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12 Examples of a Generalization

 , updated on November 21, 2023
Generalization is the formation of knowledge by identifying common properties and structures in things. This is an essential thought process that allows complex knowledge to be formulated, communicated and used. The following are illustrative examples of a generalization.

Concept

Concepts are abstractions that differ from concrete reality. These are often based on generalizations. For example, the word tree is a generalization of thousands of species of plant that have things in common such as a trunk and a lifespan that generally exceeds two years. Many words can be viewed as generalizations whereby they describe a general concept as opposed to specific things. The following chart gives a few examples of words that are generalizations.
Animal
Beautiful
City
Ocean
Person
Planet
Plant
Running
Society
Technology

Adage

Adages are generalizations that provide insight into the nature of things. These are a type of traditional saying that get passed from generation to generation by word of mouth.
A penny saved is a penny earned.
Curiosity killed the cat.
Don't judge a book by its cover.
Look before you leap.
Opposites attract.
Pride comes before a fall.
This too shall pass.
What you choose also chooses you.

Inductive Reasoning

Inductive reasoning is the process of building a generalized hypothesis or conclusion using examples that serve as evidence. For example:
The teacher was in a bad mood 7 Mondays in a row.
Today is a Monday.
Inference: the teacher might be in a bad mood.
The argument above makes a generalization about an individual's behavior. It is a reasonable argument due to the word "might" in the inference.

Proof By Example

Proof by example is a fallacy based on lazy inductive reasoning that incorrectly assumes that things that have one thing in common also have another thing in common.
Zhengzhou has poor air quality.
Zhengzhou is a city.
Inference: Cities have poor air quality.
The argument above can be considered invalid logic as it incorrectly assumes that all cities are same in all ways.

Heuristics

Heuristics are rules of thumb that allow for fast and efficient problem solving that is suboptimal but "good enough."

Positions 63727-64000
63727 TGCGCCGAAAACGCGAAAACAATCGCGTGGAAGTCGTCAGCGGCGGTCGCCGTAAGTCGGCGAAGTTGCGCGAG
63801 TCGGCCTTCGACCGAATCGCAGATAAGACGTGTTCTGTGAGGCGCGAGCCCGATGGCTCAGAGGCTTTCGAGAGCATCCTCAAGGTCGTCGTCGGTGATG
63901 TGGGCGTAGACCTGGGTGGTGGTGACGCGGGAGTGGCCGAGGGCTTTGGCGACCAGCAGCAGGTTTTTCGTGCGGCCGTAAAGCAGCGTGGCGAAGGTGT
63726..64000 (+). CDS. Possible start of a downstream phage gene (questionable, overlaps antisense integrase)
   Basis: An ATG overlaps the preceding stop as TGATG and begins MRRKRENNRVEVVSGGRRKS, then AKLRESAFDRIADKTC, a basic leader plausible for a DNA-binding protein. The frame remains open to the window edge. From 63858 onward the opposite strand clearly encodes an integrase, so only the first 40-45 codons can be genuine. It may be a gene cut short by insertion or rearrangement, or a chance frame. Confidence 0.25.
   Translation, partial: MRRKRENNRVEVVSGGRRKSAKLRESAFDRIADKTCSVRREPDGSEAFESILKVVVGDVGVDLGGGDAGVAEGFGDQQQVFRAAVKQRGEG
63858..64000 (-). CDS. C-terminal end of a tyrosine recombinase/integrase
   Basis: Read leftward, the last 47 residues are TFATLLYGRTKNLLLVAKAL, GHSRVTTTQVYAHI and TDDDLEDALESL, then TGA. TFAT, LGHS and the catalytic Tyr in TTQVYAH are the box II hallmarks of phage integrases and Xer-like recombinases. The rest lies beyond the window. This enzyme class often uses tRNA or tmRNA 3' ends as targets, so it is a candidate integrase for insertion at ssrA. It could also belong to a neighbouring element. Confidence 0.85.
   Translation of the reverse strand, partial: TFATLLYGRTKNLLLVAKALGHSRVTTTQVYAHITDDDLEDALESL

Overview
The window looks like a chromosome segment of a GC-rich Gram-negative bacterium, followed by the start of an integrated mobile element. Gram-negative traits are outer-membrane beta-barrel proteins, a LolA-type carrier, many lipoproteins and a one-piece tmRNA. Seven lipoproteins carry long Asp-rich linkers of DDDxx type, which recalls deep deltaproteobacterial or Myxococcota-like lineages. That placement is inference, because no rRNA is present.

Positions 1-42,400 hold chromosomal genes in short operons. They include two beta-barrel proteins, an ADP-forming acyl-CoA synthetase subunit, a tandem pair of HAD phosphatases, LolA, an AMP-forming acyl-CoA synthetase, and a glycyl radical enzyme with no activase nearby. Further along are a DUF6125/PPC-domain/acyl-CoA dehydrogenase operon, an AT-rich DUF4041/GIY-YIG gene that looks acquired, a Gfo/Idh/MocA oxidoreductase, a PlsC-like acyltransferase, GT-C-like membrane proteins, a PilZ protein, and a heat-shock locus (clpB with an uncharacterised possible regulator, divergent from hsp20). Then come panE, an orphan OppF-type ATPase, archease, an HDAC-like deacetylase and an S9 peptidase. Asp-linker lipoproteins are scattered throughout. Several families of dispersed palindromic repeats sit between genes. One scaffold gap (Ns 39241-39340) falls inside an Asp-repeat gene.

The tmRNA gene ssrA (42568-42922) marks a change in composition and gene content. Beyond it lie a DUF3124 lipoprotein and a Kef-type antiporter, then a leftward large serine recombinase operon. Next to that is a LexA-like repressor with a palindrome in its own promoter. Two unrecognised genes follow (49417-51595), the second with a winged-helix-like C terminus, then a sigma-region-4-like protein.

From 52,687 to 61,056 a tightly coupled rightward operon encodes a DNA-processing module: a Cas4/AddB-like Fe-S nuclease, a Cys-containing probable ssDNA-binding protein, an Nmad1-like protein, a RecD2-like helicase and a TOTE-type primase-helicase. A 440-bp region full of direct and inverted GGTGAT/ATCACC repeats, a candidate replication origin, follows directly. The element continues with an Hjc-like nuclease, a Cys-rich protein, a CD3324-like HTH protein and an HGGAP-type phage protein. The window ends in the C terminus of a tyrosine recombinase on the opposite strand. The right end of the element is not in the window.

Any French wine that is any good has an understated label that doesn't call out for attention.
The heuristic above probably isn't very accurate but may be helpful to an individual who knows nothing about wine and needs to pick a bottle quick without lengthy research.

Stereotypes

Stereotypes are over-generalizations about people. The term implies an unfair generalization.
Foreigners in Japan speak English.
The stereotype above is based on the common assumption in Japan that people who don't appear to be Asian are foreigners who speak English. This may often be true but also creates unfair situations. For example, a black or white person who is born and raised in Japan such that they are Japanese, is constantly assumed to be foreign and incapable of speaking Japanese. Aggressively applying heuristics to people can be hurtful and unfair as people deserve to be treated as individuals.

Principles

Principles are generalized rules that are adopted by an individual, organization or society to guide their future. These can be encoded as constitutions, laws, foundational rules or guidelines.
Congress shall make no law respecting an establishment of religion, or prohibiting the free exercise thereof; or abridging the freedom of speech, or of the press; or the right of the people peaceably to assemble, and to petition the Government for a redress of grievances.
~ First Amendment to the United States Bill of Rights

Ethics

Ethics are broad generalized moral principles that may be adopted by an individual, profession, organization or society.
I will use treatment to help the sick according to my ability and judgment, but never with a view to injury and wrong-doing.